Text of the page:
Once a separate hamlet lying between Ohioville and the Village of New Paltz, the Thruway Exit 18 gateway area now known as Putt Corners was originally spelled Put Corners, though it was pronounced the same. The name was conferred by 19th-century settler Napoleon Purdy, after his previous home of Putnam County. Purdy built a hotel at the crossroads around 1858 — “a center of entertainment, lavish parties and dance lessons,” according to the Town of New Paltz Historic Preservation Commission — and then rebuilt it after it was destroyed by fire in 1874.
These days a new hotel, the Hampton Inn, stands very close to the same site as Purdy’s. And right next door, on the south side of its parking lot, lies a graveyard that served the tiny community for eight decades. The earliest of its 120+ graves, from 1801, belongs to Maria van Wagenen; the last two, from 1880, belong to Henry J. Freer and Cornelius Polhamus. By the century’s end, large cemeteries on the outskirts were all the rage, and the New Paltz Rural Cemetery on Plains Road was open for business.
“The Put Corners Burial Ground site is owned by Historic Huguenot Street and was designated a local historic landmark by the Commission in 2009,” chair John Orfitelli told attendees at last Wednesday’s reception at the Hampton Inn. The event marked the unveiling of a roadside marker and an interpretive plaque created by the Commission for the historic site. Also scheduled to happen was the awarding of a Certificate of Appreciation from the Commission to the hotel’s owner, Jayesh Modhwadiya, for his support of the restoration of the Burial Ground, as well as for providing funding for the roadside marker and interpretive plaque.
Modhwadiya was, however, unable to attend the reception due to a family medical emergency; hotel manager Randy Nogueira accepted the honor in his stead. Orfitelli went on to praise Modhwadiya’s community-mindedness throughout the process: “Very early in the design phase of his hotel, Jay reached out to the Commission and asked for our input. We suggested Jay visit Historic Huguenot Street and the Mohonk Mountain property and to try and capture the features of the buildings and houses and to incorporate them in his hotel design. Jay attended many meetings with the Commission reviewing his plans and soliciting our comments. Well, we think he did an outstanding job, and thank him for making a hotel that captures many of the elements unique to New Paltz.”
Orfitelli continued, “The proximity of the hotel to the Burial Ground was a concern to the Commission. We highlighted the importance of preserving the area for the community, as well as providing his visitors with an opportunity to learn about the history of New Paltz. Jay was very receptive to helping, and offered to restore the stone wall and fund the creation of signage for the site.”
The roadside marker will not actually be installed until the Town Highway Department has completed its current sidewalk construction project along South Putt Corners Road — “probably in the fall,” Orfitelli estimated. The painted metal sign incorporates the same burgundy-and-white color scheme used by other New Paltz institutions (such as the school district’s sports teams) and features an original logo created for the Commission by graphic designed Kate Brodowska. In the center of the logo is a Hudson Valley apple, with fleurs-de-lys flanking it on either side, and at the bottom, a descending dove representing the Holy Spirit: an element of the traditional Huguenot Cross.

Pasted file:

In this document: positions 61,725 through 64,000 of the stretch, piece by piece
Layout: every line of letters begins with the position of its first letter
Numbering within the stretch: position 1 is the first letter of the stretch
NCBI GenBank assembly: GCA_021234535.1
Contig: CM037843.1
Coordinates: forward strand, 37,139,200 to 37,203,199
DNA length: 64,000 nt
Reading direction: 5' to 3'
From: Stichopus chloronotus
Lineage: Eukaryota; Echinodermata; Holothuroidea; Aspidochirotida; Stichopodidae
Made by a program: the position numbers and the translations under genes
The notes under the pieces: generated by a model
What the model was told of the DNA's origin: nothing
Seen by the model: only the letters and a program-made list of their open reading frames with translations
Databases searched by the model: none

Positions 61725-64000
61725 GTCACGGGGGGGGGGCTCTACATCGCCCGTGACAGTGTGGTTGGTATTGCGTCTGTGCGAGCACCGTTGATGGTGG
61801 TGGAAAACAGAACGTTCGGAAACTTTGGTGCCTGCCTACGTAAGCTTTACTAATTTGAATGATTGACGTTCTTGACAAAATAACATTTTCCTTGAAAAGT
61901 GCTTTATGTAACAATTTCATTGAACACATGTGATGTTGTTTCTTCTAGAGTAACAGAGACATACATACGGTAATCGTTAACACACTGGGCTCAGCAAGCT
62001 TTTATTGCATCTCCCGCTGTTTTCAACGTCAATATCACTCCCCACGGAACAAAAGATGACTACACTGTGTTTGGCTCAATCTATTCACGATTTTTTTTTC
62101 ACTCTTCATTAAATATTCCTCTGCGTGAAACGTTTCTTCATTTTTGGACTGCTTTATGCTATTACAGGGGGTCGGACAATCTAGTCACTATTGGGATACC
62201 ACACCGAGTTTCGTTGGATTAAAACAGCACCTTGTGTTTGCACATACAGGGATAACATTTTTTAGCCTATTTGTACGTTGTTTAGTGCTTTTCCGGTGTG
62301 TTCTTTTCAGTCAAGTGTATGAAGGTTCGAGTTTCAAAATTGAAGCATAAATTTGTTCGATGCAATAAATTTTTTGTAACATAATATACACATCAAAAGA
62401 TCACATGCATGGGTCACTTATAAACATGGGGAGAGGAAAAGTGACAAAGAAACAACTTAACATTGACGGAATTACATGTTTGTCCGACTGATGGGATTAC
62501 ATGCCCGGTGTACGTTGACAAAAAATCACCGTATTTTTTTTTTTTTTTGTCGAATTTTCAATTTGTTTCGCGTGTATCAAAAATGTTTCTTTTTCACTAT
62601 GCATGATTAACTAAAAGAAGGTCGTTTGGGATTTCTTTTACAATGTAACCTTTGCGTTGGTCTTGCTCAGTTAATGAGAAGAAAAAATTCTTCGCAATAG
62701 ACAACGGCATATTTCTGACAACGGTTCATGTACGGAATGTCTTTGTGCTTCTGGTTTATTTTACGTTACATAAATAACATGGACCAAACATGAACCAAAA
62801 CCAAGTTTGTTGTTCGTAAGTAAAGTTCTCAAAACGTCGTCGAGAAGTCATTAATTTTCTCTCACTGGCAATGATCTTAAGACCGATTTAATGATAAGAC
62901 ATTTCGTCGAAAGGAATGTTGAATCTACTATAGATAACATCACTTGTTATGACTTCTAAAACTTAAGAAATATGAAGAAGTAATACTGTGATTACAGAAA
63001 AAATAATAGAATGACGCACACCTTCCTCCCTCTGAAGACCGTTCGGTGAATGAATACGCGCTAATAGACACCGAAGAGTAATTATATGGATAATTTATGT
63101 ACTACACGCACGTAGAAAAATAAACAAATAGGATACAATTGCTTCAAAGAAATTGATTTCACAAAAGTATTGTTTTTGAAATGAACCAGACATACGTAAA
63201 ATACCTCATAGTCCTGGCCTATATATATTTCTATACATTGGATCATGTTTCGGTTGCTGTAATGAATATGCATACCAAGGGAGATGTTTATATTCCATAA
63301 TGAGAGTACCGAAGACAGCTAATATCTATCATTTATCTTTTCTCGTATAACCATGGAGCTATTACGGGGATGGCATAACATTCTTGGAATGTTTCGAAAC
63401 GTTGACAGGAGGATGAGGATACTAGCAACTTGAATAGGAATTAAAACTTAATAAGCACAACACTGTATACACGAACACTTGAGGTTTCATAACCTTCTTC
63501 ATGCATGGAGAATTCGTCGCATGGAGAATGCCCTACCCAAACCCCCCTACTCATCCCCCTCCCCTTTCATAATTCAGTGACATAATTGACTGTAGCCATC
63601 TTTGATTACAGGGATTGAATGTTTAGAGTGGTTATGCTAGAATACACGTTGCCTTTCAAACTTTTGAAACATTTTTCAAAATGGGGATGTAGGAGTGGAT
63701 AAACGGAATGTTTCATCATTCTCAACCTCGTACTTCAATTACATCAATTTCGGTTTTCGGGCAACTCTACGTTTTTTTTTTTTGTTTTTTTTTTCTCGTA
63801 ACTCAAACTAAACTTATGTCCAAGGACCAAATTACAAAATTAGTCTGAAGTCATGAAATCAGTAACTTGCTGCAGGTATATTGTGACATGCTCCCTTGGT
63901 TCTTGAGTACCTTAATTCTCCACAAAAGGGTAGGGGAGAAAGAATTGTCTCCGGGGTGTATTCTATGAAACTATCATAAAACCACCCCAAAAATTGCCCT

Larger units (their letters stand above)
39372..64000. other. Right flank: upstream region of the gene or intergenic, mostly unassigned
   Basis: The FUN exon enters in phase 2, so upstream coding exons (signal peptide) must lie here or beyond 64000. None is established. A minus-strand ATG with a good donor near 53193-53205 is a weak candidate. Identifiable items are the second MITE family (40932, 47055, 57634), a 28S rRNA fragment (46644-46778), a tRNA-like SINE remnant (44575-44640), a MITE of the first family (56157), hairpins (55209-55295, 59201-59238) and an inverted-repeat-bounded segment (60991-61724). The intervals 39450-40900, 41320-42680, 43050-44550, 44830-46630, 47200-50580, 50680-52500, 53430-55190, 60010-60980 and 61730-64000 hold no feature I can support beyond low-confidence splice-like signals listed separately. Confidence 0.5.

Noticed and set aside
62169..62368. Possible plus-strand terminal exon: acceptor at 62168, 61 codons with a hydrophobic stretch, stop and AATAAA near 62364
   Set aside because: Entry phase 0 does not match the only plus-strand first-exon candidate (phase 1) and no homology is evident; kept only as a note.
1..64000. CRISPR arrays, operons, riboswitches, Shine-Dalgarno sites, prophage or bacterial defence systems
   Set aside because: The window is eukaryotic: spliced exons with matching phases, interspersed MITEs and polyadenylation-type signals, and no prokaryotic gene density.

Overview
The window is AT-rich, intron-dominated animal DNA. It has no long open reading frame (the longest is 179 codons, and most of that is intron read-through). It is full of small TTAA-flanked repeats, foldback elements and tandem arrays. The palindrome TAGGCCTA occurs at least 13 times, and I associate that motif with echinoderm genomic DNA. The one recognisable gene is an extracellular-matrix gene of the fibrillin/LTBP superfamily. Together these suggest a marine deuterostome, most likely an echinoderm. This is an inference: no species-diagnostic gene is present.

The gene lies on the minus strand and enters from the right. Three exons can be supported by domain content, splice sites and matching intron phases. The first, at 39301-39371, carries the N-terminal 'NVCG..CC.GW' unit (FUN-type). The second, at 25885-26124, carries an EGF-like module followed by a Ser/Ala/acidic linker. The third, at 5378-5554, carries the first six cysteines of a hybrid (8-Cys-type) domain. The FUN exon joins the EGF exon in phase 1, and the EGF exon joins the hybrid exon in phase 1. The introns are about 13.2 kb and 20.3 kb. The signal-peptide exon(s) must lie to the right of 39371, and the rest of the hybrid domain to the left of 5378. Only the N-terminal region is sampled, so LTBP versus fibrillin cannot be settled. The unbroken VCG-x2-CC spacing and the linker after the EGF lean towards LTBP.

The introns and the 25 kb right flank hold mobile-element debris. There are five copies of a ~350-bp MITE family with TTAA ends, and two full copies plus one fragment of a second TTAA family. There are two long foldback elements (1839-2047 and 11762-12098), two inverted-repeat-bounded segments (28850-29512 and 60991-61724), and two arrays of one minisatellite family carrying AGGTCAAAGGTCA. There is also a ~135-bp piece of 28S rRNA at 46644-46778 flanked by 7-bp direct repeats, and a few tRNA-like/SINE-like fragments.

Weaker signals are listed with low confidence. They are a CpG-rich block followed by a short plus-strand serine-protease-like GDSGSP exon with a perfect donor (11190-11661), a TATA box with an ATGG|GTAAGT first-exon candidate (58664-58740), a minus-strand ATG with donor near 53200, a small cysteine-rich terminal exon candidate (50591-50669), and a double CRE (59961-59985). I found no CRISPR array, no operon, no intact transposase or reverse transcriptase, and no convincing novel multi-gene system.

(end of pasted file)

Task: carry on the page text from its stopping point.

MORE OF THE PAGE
Also on view was a mockup of the interpretive panel that will be installed at the graveyard site. Designed by Matt Maley of Visualstuff Studios, its final form will be “a lamination on aluminum core with a special anti-graffiti coating and placed on a stand within the Burial Ground area,” according to Orfitelli. Against a background painting by Ivar Elis Evers from the collection of the Samuel Dorsky Museum of Art, the interpretive panel brims with historical details about the site and the people laid to rest here.
“These residents include descendants of the earliest town families, who had been in the area for generations, such as the Terwilliger, Bevier, Deyo and Freer families. The most common family name in the cemetery is Johnson, with 19 interred, many of them children,” reads the proposed text. “Put Corners cemetery offers evidence of an era when life expectancy was much shorter. Many children succumbed in childbirth or due to illnesses and epidemics. Of the approximate 120 people buried in this cemetery, at least 49 were children under the age of 10, many in their first year of life. Mary York Bevier, for example, lost her husband, Isaac Bevier, and four of her children in the year 1820. She went on to live another 39 years, passing away in 1859 at the age of 73.” (History buffs may note that 1820 was the year that an unidentified virulent fever appeared in the Philadelphia area and quickly spread throughout the Northeast, reaching epidemic proportions before it ran its course in 1823.)
The Put Corners Burial Ground has two entrances, but the one on the southern side has no parking area. Nogueira confirmed that visitors would be welcome to use the Hampton Inn parking lot at 4 South Putt Corners Road if they wish to pay a visit to the historic site.